Dynargh dhe'n Blogofrob

Tuesday 29th March 2011

Unfortunately I wandered off Roatan with the key to our little cottage still in my pocket, something I only realised as we were gliding back to the Honduran mainland on the ferry. Consequently, it accompanied George and me on the buses we took across the north of the country to Copan Ruinas, a small, attractive town, that the guidebooks invariably describe as "colonial". This means that it has cobbled streets, pretty, if slightly shabby low-rise villas and lots flowers and greenery poking through cracks in said cobbles and villas. The taxis are tuk-tuks, one of which rocketed us through the streets, bouncing up and down the steep hills in squeals both of breaks and George.

We were lucky in Liberia (Costa Rica) when we rocked up in town to find a Sabenero festival in full swing. And so we were in Copan. In the town square that evening, hundreds of people milled around, amongst steaming food stalls and, constructed in the middle of the square, a faux Mayan temple. Two men dressed only in loincloths and Mayan headgear stood awkwardly on the structure, while dreadful "new age" synthesizer music crackled out of a PA system.

The Mayan theme and our visit to the town were inspired by the Mayan ruins that lie just a kilometre outside Copan Ruinas. We walked there the next day and clambered over the ancient stones. A few small pyramids are dotted over the site (I observed one female tourist climb to the top of one, and sit cross-legged bowing occasionally, obviously attempting to commune with the ancient race who practiced blood-letting and human sacrifice) in between huge tree roots, and rubble, but it's the amazingly preserved hieroglyphics that are the real draw. Faces, skulls, animals and baffling pictograms are etched all over stelae, the tumble down buildings and a giant staircase.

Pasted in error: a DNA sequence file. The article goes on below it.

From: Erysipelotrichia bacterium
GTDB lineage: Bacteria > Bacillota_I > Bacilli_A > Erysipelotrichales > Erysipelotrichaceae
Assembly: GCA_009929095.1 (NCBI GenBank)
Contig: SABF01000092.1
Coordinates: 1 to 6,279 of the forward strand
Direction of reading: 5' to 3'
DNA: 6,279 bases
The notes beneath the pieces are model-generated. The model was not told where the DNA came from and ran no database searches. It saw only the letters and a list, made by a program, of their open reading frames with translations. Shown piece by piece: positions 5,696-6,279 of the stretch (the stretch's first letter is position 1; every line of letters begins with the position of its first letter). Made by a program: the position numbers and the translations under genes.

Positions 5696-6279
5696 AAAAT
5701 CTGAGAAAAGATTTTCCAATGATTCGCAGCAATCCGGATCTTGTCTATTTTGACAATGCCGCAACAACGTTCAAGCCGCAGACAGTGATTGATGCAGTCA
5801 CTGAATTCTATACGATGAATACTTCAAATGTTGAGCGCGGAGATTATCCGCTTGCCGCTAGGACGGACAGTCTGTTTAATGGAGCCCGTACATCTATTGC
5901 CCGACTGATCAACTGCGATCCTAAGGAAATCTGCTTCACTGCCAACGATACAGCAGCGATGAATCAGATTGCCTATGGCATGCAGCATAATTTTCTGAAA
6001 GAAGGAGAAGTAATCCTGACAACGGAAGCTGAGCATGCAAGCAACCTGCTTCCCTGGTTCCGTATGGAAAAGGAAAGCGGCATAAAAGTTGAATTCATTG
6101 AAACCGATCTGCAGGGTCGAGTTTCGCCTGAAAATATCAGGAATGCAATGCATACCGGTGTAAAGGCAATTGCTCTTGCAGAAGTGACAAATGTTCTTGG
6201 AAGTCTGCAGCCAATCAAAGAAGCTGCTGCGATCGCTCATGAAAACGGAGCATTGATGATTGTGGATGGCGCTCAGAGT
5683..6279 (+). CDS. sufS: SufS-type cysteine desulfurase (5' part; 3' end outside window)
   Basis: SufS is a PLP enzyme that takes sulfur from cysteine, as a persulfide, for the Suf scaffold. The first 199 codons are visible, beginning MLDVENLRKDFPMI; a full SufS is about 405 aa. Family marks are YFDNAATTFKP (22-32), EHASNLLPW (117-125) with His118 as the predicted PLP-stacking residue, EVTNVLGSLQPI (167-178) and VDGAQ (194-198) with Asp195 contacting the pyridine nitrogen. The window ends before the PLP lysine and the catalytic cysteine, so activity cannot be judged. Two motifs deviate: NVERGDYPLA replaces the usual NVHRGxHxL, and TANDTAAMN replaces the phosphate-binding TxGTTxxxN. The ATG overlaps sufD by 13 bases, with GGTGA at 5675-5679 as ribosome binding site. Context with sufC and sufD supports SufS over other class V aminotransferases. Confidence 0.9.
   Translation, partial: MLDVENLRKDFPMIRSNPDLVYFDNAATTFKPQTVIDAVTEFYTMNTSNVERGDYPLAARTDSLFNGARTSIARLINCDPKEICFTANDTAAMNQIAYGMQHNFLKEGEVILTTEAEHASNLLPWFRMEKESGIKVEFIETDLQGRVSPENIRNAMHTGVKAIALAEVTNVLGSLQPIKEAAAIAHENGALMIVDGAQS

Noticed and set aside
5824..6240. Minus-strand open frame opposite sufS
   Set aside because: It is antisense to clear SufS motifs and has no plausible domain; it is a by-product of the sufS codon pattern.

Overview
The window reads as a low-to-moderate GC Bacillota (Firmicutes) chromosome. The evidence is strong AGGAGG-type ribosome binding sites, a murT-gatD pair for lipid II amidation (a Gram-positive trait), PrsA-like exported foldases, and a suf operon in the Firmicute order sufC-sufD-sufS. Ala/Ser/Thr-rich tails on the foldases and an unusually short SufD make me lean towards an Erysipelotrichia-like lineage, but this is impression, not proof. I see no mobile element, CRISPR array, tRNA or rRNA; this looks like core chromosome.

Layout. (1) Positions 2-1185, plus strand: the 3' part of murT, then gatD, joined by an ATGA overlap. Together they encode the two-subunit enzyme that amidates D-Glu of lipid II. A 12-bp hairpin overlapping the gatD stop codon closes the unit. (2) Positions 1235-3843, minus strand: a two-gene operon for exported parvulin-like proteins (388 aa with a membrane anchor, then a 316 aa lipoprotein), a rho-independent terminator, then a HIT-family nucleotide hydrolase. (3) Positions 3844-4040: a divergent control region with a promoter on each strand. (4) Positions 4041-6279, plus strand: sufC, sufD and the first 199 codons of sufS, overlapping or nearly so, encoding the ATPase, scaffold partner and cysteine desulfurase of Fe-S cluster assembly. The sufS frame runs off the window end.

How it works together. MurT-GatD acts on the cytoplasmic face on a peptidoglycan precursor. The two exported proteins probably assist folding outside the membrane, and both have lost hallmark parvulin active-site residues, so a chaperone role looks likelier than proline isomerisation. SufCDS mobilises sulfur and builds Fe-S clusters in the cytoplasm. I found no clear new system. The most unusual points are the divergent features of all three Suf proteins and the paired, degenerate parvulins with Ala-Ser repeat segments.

We encountered the Mayans again a few days later in Guatemala. We were staying in a small lakeside village called El Remate in a cosy thatched bungalow. George's iPhone alarm cut into the darkness at 5:00am. "This was a dreadful mistake" were her first words as we struggled to get out of bed to meet the 5:30am minibus to Tikal. But it wasn't. The minibus got us to the Tikal site at around 6:15. Rejecting a guide we strolled into a deserted ancient city. The Mayan ruins at Tikal cover a huge area filled with magisterial ruined plazas and giant pyramids that poke up through the jungle canopy. We wandered around, climbing the tallest pyramids, admiring the view and then getting giddy with vertigo when we realised how high we were. As we fulfilled our Indiana Jones fantasies, the jungle woke up around us, birds letting off bizarre squawks, howlers monkeys groaning, and the odd spider monkey swinging around.

By the time we were ready to leave the park was starting to fill up with more visitors and tour groups, and the magic of having the place to ourselves had dissolved. But while it lasted it was amazing, and as we passed the incoming tourists on our way out we wore our best smug faces, knowing we'd had the best of the place.

Temple V, Tikal

146 - posted at 19:44:41

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